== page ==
(5) Elemental sulfur.

(6) Lime sulfur—including calcium polysulfide.

(7) Oils, horticultural—narrow range oils as dormant, suffocating, and summer oils.

(8) Soaps, insecticidal.

(9) Sticky traps/barriers.

(10) Sucrose octanoate esters (CAS #s—42922–74–7; 58064–47–4)—in accordance with approved labeling.

(f) As insect management. Pheromones.

(g) As rodenticides.

(1) Sulfur dioxide—underground rodent control only (smoke bombs).

(2) Vitamin D3.

(h) As slug or snail bait. Ferric phosphate (CAS # 10045–86–0).

(i) As plant disease control.

(1) Aqueous potassium silicate (CAS #–1312–76–1)—the silica, used in the manufacture of potassium silicate, must be sourced from naturally occurring sand.

(2) Coppers, fixed—copper hydroxide, copper oxide, copper oxychloride, includes products exempted from EPA tolerance, Provided, That, copper-based materials must be used in a manner that minimizes accumulation in the soil and shall not be used as herbicides.

(3) Copper sulfate—Substance must be used in a manner that minimizes accumulation of copper in the soil.

(4) Hydrated lime.

(5) Hydrogen peroxide.

(6) Lime sulfur.

(7) Oils, horticultural, narrow range oils as dormant, suffocating, and summer oils.

(8) Peracetic acid—for use to control fire blight bacteria.

(9) Potassium bicarbonate.

(10) Elemental sulfur.

(11) Streptomycin, for fire blight control in apples and pears only.

(12) Tetracycline, for fire blight control only and for use only until October 21, 2012.

(j) As plant or soil amendments.

(1) Aquatic plant extracts (other than hydrolyzed)—Extraction process is limited to the use of potassium hydroxide or sodium hydroxide; solvent amount used is limited to that amount necessary for extraction.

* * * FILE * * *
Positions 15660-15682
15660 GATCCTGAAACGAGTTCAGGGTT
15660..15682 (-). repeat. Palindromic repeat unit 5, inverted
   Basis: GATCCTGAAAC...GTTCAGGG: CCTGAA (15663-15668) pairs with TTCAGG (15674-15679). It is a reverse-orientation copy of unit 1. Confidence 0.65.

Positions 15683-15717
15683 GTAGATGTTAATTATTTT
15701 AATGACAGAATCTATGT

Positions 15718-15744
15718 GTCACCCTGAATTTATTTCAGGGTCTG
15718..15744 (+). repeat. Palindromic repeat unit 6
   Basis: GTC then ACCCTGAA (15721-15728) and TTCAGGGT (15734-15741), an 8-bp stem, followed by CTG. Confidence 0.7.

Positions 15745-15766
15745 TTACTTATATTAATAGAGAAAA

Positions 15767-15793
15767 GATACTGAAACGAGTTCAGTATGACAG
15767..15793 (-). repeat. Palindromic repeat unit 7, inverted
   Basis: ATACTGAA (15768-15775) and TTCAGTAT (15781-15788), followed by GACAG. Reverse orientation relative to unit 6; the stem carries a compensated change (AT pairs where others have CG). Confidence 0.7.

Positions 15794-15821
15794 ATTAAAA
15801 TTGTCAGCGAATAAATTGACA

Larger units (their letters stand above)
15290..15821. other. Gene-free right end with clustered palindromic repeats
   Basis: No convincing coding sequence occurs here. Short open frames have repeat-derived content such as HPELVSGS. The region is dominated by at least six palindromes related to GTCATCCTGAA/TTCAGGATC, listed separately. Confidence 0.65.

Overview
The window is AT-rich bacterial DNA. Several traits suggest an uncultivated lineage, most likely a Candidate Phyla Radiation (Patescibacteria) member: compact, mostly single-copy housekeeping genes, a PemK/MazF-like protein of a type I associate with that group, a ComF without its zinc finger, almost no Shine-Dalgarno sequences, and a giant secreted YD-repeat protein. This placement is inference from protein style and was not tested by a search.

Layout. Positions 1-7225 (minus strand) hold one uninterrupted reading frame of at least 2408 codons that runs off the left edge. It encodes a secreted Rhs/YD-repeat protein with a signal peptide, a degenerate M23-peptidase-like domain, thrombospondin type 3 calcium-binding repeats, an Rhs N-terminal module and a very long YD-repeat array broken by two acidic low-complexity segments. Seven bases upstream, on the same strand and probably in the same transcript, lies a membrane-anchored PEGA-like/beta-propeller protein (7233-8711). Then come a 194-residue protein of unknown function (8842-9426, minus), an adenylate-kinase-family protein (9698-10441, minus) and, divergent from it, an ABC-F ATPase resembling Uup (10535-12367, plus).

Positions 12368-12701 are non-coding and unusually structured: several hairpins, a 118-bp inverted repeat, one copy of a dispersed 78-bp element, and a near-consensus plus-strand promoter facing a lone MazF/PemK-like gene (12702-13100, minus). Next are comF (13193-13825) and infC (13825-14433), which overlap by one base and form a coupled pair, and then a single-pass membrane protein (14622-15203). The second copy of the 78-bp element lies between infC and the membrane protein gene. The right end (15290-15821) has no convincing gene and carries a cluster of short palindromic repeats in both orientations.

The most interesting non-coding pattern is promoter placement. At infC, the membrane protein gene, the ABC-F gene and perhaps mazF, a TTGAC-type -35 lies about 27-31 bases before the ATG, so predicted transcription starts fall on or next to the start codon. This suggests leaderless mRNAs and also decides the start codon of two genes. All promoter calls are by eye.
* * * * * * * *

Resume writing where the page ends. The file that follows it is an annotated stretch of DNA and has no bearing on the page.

(2) Elemental sulfur.

(3) Humic acids—naturally occurring deposits, water and alkali extracts only.

(4) Lignin sulfonate—chelating agent, dust suppressant, floatation agent.

(5) Magnesium sulfate—allowed with a documented soil deficiency.

(6) Micronutrients—not to be used as a defoliant, herbicide, or desiccant. Those made from nitrates or chlorides are not allowed. Soil deficiency must be documented by testing.

(i) Soluble boron products.

(ii) Sulfates, carbonates, oxides, or silicates of zinc, copper, iron, manganese, molybdenum, selenium, and cobalt.

(7) Liquid fish products—can be pH adjusted with sulfuric, citric or phosphoric acid. The amount of acid used shall not exceed the minimum needed to lower the pH to 3.5.

(8) Vitamins, B1, C, and E.

(9) Sulfurous acid (CAS # 7782–99–2) for on-farm generation of substance utilizing 99% purity elemental sulfur per paragraph (j)(2) of this section.

(k) As plant growth regulators. Ethylene gas—for regulation of pineapple flowering.

(l) As floating agents in postharvest handling.

(1) Lignin sulfonate.

(2) Sodium silicate—for tree fruit and fiber processing.